While supermarket video specialists look at top-sellers like "Shrek 2," "Spider-Man 2" and "Harry Potter" as no-brainers, deciding which additional titles to promote is another story. The list of titles scheduled for release this holiday season is seemingly endless: "Van Helsing," "Garfield the Movie," "Stepford Wives," "The Manchurian Candidate," "The Bourne Supremacy," "The Notebook," "The Three Musketeers," "Ella Enchanted," "Home on the Range," "Elf," the "Legally Blonde" gift set, the "Barbershop" gift set and the "Star Wars Trilogy," to name just a few.
Space is one of the most important factors that plagues grocers when deciding which movies to pick and how many of each they should order, said Ray Wolfsieffer, video specialist for Bashas' Supermarkets, the 144-store chain based in Chandler, Ariz.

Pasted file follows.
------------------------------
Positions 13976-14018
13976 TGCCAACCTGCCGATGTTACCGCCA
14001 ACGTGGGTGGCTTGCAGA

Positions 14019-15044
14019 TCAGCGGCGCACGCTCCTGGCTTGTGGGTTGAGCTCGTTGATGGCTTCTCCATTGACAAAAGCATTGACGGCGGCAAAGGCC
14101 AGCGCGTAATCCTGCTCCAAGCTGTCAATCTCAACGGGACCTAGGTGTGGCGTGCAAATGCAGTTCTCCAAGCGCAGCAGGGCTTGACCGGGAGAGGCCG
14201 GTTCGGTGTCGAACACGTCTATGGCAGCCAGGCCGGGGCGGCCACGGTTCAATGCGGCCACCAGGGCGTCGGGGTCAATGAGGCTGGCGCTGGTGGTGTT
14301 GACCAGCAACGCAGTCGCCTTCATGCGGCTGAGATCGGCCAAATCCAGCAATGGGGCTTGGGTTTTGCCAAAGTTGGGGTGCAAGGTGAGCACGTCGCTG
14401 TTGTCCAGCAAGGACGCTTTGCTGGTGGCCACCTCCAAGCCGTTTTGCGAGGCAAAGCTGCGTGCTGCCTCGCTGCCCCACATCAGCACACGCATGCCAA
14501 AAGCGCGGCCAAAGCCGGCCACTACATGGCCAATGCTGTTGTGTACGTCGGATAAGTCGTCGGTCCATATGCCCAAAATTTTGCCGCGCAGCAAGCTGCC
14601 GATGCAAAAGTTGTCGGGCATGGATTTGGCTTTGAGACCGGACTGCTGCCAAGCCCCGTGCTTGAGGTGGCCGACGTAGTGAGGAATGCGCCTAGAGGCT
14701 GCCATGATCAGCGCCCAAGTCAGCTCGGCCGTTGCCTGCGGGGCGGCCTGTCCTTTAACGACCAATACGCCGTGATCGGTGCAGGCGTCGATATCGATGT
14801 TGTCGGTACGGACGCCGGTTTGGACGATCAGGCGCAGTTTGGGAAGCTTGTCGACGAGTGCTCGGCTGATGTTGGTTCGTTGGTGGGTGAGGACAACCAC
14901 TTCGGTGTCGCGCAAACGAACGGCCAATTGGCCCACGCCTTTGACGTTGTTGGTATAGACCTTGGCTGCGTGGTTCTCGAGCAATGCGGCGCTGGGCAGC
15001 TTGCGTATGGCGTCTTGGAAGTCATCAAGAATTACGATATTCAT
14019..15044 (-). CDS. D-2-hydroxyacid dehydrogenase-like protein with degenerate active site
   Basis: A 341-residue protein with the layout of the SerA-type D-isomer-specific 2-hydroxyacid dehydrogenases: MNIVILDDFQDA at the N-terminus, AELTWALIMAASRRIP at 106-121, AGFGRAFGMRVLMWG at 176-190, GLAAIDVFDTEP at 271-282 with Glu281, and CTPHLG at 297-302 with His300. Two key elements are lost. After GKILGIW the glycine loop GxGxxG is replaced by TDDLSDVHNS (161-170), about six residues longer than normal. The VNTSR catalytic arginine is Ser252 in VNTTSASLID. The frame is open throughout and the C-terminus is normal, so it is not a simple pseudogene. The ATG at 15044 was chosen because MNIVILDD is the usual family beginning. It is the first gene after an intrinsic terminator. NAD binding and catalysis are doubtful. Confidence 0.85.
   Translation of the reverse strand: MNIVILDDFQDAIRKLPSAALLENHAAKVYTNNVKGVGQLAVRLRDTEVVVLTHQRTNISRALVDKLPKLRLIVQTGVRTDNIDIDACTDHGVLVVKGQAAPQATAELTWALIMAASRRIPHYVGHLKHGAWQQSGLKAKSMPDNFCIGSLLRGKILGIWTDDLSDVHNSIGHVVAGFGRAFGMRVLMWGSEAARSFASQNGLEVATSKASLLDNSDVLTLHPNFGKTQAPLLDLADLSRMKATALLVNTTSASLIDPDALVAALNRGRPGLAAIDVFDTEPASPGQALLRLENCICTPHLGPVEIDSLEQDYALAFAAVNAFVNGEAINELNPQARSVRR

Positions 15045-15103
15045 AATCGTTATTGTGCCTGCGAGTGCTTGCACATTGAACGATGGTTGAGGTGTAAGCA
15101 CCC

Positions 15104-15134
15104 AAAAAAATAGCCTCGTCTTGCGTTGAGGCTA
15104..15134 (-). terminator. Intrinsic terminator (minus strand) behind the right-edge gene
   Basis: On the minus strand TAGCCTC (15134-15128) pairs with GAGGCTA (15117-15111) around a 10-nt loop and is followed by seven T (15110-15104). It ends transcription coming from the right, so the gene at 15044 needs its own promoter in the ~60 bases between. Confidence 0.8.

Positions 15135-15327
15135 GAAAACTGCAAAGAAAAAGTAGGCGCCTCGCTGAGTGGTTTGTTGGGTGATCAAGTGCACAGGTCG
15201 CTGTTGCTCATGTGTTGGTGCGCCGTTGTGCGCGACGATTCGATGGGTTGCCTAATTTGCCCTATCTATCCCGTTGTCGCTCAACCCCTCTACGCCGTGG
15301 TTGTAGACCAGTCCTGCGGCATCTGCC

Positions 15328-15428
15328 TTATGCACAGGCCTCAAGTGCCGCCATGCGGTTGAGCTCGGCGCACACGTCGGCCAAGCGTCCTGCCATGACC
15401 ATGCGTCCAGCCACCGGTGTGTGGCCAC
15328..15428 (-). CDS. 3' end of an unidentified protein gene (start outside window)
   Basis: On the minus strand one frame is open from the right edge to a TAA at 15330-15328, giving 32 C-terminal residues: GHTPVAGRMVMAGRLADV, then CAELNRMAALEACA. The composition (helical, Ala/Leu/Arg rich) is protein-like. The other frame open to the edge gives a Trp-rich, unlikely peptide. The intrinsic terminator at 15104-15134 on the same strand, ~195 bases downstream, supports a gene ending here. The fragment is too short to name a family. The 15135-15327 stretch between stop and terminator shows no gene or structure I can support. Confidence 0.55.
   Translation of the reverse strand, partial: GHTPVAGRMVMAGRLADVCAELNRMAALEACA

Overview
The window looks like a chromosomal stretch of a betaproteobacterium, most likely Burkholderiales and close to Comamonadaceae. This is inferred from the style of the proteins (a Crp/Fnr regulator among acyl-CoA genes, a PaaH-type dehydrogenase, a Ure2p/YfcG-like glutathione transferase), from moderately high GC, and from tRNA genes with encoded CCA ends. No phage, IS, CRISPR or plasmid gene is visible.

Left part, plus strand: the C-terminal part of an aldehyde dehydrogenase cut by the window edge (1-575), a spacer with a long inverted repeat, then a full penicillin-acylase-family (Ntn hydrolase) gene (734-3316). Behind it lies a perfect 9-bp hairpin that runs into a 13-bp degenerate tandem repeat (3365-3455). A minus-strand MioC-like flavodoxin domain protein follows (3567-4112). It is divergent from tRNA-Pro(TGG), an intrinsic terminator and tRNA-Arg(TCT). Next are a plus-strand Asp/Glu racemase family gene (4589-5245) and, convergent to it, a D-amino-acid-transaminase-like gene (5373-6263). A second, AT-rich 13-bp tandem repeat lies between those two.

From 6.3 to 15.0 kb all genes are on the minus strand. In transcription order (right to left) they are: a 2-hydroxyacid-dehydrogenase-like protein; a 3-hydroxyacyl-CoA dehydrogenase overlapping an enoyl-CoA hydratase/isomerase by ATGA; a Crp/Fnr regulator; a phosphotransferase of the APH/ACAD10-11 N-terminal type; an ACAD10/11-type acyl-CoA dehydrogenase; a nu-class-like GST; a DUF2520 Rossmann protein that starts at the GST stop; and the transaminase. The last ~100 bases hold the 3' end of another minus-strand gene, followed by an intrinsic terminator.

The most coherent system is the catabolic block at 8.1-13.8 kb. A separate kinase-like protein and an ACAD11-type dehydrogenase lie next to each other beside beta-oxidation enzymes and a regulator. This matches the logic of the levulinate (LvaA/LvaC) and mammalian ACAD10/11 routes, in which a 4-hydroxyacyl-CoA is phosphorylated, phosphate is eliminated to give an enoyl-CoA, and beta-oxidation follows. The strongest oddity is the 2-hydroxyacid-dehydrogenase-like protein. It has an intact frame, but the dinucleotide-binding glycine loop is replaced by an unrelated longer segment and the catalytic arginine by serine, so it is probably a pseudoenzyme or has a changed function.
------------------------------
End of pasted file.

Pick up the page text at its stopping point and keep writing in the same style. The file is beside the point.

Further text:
"Space capability in big-box stores is so much greater that they can stock up on top titles, low budget, box sets and whatever they want," said Wolfsieffer. "We rarely even put in a box set because we need the space for other titles, and they tend to just gather dust anyway."
"Space is always an issue," Ramirez added, "but this is a key time for video sales so we make available more children's videos in freestanding display units and place them near the Christmas toy display."
Beating the other store departments to the punch is an internal issue that most video department managers face, said Bob Gettner, video buyer/coordinator for Lincoln, Neb.-based B&R Stores.
"We try to have a clear idea of what's coming in each holiday season so we can request space well in advance. All other departments are requesting extra space, too, making it even more difficult to reserve enough room," said Gettner. "We also try to only put so much inventory out on the sales floor at one time, refilling the space often to make room for all of the hits."